Acids

Mechanism + Description

Protonation increases the electrophilicity of the carbonyl group towards water as a nucleophile. Acid cleavage of t-butyl esters follows a pathway via the t-butyl cation.

General comments

Acid catalysis offers another way to accelerate the reaction rate if spontaneous reaction with water is too slow. The hydrolysis of esters for preparative purposes using acidic conditions is usually reserved for base sensitive substrates. As hydrolysis under acidic conditions is an equilibrium process, the reaction will not go to completion unless the alcohol is removed as it is formed or a large molar excess of water is used. Typically a simple inorganic acid is employed as the catalyst - HCl, H2SO4, H3PO4. Where amide hydrolysis is run concurrently with ester hydrolysis, strong HCl (6N) is often the reagent chosen.

Carboxylic acids are often protected by conversion into the corresponding tert-butyl esters, which are highly stable under neutral and basic conditions but which can be hydrolyzed under acidic conditions. A wide range of acids may be used including AcOH, formic, p‑toluenesulfonic, HCl, HBr, sulfuric, trifluoroacetic, triflic, etc. p-toluenesulfonic acid selectively removes t-butyl esters in the presence of benzyloxycarbonyl or trifluoroacetyl groups. AcOH/HBr does not affect phthaloyl groups or trifluoroacetyl groups at 10°C but it will simultaneously remove benzyloxycarbonyl or t-butyloxycarbonyl groups along with t‑butyl esters. Formic acid is suitable for use on b-lactam substrates. Anhydrous HCl/solvent is suitable for use on b-lactam and oxazolidinones. SEE ALSO BOC DEPROTECTION GUIDE.

Key references

Org. Proc. Res. Dev., 2001, 5, 498 use of H2SO4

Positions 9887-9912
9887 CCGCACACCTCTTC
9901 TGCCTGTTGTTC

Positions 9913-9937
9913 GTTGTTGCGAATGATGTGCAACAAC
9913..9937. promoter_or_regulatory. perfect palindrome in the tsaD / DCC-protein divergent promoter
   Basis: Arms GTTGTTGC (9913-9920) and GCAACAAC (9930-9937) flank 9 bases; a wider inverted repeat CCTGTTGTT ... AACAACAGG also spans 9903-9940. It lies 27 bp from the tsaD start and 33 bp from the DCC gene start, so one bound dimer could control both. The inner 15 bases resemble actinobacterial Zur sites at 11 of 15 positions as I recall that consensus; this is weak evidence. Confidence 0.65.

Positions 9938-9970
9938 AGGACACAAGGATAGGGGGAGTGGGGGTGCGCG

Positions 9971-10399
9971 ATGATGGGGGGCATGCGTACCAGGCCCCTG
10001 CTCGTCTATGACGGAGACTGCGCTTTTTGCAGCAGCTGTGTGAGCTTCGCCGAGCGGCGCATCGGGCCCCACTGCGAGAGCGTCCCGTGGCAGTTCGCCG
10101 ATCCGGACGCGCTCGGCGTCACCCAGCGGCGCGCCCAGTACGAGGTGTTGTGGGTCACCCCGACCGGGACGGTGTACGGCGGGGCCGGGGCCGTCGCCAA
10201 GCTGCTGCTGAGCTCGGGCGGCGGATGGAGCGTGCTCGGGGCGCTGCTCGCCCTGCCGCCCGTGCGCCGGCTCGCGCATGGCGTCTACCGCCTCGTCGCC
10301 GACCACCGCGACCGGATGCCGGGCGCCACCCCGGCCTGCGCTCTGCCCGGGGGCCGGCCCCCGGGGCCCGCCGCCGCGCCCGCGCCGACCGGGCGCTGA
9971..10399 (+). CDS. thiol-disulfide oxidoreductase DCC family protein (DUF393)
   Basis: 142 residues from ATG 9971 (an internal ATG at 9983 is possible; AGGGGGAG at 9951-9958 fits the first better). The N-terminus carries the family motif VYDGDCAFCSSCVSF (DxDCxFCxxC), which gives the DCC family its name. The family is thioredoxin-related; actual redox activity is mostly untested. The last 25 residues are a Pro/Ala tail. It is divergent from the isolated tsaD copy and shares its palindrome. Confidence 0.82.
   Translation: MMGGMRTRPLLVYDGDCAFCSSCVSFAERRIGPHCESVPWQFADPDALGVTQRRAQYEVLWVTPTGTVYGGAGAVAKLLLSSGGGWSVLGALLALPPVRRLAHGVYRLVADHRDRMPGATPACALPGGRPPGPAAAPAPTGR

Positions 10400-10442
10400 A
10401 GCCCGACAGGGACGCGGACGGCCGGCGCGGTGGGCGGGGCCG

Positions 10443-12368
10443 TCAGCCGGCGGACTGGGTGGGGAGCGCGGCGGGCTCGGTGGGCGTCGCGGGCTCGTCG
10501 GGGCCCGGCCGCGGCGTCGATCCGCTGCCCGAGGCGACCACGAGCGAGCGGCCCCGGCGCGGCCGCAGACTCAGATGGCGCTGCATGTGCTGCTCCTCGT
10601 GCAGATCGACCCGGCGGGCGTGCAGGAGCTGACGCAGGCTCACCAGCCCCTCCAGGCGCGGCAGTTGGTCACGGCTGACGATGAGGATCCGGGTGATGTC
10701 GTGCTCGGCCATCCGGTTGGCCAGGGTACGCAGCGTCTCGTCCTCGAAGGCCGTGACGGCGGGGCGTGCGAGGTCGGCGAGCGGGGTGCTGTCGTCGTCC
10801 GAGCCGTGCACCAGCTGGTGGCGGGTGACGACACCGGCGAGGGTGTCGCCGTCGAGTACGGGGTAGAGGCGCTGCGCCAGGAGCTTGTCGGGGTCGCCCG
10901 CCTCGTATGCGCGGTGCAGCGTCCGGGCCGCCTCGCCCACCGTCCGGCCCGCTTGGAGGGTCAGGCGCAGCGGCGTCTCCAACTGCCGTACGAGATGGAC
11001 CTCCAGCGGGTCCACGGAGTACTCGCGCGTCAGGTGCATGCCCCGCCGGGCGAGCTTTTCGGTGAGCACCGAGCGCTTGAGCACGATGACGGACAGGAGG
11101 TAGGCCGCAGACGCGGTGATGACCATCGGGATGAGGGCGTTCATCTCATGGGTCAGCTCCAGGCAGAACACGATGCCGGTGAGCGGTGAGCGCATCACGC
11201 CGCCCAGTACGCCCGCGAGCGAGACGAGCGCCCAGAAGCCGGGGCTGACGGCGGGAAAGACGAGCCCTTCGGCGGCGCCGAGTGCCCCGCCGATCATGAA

J. Am. Chem. Soc., 1960, 82, 3359 t-butyl esters of amino acids
Synthetic Commun., 1982, 12, 855 Efficient demethylation of methyl esters with anhydrous trifluoroacetic acid
Org. Proc. Res. Dev., 2008, 12, 168 chemo selective hydrolysis with triflic acid
J. Org. Chem., 1982, 47, 154 Mild and selective cleavage of t-butyl esters

Heterogeneous catalysis

For both acid and base-catalysed hydrolysis, a number of solid phase catalysts that operate heterogeneously have been reported. These can be filtered off after reaction and often reused.

Chem. Rev., 2004, 104, 199
Chem. Rev., 2010, 110, 1

Relevant scale up example


Experimental
100 Kg scale
Org. Process Res. Dev.,2011, 15, 1172


Experimental
300 Kg scale
Org. Process Res. Dev.,2013, 17, 69

Green Review

  1. Atom efficiency (by-products Mwt)
    Dependent on acid used – most are employed in large excess or as a solvent, if neutralization is required then more acid usually requires more base (unless an organic acid that can be largely removed with an extraction prior to neutralisation).
  2. Safety Concerns
    Main issues are around corrosion and handling of strong acids. HCl and HBr may give rise to off gassing of volatile alkyl chlorides/bromides. Acid deprotection of t-butyl esters may give rise to iso-butylene.
  3. Toxicity and environmental/aquatic impact
    Most mineral acids pose little problem after neutralization and dilution. High phosphate levels may be regulated due to concerns over eutrophication. Organic sulfonated acids and especially fluorinated materials can be persistent and accumulative in the environment. Heating acids like HCl and HBr in alcohol solvents can generate alkyl halides which are positive PGI alerts.
  4. Cost, availability & sustainable feedstocks
    Very cheap and readily available. Some organosulfonates are becoming available prepared from biorenewable sources.
  5. Sustainable implications
    Generally good with mineral acids - less so for sulfonate esters and fluorinated acids/sulfonates which will have a bigger LCI in their manufacture and more issues with persistence in the environment.
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